Amphibious assault vehicles that sink are 'death traps' for the troops inside, Marine veterans say after fatal accident
published 17.10.2020 14:30
Marines who conduct amphibious operations with AAVs have to go through some variation of the submerged vehicle egress training to prepare for the possibility that their vehicle will sink at sea.
"Until the investigation is complete, we don't know if the causal factors were related to the vehicle, the procedures, the training, the environment, or some combination of these," the Corps told Insider, declining to comment on whether or not it believes its AAVs are safe.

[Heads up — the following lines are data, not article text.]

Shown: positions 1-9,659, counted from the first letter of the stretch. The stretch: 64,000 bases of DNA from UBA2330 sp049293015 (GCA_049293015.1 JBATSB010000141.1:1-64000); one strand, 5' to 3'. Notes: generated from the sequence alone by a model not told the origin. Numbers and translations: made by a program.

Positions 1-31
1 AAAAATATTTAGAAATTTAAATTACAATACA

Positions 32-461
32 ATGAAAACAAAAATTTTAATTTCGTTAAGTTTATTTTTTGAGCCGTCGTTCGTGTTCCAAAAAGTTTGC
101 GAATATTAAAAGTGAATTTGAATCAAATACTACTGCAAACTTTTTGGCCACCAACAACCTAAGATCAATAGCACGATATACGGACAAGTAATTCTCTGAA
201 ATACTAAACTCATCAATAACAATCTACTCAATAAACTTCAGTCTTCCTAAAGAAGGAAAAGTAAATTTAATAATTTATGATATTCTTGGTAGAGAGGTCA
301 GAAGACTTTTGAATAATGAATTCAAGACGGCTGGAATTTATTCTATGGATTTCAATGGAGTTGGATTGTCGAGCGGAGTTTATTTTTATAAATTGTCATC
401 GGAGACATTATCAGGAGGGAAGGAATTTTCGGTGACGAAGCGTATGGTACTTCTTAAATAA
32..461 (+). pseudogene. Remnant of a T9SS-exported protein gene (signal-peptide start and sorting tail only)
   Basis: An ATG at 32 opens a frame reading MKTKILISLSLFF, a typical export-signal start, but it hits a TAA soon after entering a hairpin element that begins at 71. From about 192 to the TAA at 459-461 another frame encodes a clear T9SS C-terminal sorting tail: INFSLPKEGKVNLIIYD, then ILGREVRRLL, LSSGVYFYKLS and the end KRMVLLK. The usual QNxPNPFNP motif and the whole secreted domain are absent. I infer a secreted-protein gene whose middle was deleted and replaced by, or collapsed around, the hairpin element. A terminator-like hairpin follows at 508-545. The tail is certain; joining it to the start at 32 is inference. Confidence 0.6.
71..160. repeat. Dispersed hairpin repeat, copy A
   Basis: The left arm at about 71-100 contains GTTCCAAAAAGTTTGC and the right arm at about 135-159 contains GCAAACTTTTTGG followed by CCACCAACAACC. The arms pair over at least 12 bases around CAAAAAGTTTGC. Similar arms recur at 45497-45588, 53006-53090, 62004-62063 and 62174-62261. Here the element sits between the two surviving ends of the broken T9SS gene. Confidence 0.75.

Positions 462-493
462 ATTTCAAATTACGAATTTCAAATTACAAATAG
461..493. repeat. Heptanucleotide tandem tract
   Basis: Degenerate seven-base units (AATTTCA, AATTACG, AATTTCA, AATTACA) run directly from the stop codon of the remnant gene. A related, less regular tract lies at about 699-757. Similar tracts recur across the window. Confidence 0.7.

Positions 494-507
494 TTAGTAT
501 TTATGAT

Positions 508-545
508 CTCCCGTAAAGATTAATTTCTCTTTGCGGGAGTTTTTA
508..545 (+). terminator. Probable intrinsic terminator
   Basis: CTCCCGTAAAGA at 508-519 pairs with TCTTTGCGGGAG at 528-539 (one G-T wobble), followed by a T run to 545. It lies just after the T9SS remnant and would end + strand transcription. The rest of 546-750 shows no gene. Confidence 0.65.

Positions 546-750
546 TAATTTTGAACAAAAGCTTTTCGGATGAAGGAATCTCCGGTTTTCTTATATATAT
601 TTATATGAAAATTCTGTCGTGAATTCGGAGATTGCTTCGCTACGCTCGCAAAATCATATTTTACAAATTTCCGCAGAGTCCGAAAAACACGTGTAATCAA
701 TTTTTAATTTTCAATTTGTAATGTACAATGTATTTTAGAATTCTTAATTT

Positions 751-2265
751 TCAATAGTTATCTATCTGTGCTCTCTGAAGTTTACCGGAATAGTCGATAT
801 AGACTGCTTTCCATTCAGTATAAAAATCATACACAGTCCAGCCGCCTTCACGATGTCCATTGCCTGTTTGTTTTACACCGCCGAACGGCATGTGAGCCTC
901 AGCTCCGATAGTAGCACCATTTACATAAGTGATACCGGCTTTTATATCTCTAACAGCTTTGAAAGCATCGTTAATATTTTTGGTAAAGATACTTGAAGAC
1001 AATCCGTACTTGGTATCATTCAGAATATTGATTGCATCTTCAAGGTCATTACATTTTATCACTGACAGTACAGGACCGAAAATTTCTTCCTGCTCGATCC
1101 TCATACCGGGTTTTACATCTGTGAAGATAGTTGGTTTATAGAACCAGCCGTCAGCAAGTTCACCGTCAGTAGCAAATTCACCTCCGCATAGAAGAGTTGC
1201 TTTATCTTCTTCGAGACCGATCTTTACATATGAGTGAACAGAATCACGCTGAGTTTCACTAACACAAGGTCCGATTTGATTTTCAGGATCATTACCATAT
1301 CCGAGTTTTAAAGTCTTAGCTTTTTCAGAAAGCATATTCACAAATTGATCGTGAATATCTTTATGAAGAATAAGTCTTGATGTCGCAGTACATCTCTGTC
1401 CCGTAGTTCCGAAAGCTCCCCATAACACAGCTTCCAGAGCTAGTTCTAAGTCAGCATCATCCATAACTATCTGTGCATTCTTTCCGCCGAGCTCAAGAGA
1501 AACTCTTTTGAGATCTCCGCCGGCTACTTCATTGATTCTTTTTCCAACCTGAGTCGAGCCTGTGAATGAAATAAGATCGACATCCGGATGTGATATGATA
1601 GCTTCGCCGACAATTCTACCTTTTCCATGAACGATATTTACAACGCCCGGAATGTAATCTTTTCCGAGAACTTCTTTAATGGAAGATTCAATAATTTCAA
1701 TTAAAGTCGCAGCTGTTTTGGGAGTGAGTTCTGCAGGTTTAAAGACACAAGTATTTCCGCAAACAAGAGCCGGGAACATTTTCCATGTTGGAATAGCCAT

AAVs rarely sink and fatal mishaps are uncommon for the 26-ton tracked vehicles made to move Marines from warships at sea to shore under fire, but tragedy struck in late July when an amphibious vehicle sank rapidly to a depth of 385 feet off the coast of southern California during a training exercise.
A sinking Marine Corps amphibious assault vehicle is a "death trap" because of how hard it can be to get everyone out alive, Marine veterans told Insider after a deadly incident this summer.
Nine service members died this summer when a Marine Corps amphibious assault vehicle sank off the coast of California during a training exercise.